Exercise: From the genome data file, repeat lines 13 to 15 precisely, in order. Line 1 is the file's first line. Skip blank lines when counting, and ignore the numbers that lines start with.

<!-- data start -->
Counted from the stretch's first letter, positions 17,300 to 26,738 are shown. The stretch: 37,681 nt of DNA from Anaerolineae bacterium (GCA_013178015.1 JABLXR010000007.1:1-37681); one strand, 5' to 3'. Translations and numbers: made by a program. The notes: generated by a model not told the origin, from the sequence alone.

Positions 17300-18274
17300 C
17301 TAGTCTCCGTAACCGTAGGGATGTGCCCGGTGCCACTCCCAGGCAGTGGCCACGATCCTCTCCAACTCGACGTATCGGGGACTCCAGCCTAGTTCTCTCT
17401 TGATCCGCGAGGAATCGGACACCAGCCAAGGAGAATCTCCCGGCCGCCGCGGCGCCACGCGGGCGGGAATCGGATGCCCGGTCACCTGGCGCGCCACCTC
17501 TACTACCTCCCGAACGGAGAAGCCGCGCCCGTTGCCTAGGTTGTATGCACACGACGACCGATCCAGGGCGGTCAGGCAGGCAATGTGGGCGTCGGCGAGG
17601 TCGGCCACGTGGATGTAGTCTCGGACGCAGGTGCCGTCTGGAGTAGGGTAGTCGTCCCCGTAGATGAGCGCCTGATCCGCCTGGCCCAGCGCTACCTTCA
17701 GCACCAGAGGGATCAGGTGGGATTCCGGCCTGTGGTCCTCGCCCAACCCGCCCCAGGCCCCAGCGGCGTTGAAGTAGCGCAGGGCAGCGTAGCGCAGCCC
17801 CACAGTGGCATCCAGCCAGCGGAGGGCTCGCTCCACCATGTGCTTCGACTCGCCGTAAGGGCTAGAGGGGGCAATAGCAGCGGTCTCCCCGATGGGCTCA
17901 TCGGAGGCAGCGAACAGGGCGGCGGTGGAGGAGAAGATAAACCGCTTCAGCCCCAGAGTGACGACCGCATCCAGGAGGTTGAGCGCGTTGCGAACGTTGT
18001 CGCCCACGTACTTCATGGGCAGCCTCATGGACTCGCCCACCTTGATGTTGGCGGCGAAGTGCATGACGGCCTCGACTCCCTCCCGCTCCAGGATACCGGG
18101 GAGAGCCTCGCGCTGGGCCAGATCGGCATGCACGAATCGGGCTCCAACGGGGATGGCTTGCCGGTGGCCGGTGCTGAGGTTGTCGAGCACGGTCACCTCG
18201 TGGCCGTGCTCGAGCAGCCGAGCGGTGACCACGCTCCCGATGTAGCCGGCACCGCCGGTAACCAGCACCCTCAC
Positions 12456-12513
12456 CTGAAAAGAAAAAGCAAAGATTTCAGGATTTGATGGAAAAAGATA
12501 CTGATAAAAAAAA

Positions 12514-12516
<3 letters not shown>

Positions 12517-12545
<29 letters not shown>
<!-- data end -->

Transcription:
18201 TGGCCGTGCTCGAGCAGCCGAGCGGTGACCACGCTCCCGATGTAGCCGGCACCGCCGGTAACCAGCACCCTCAC
Positions 12456-12513
12456 CTGAAAAGAAAAAGCAAAGATTTCAGGATTTGATGGAAAAAGATA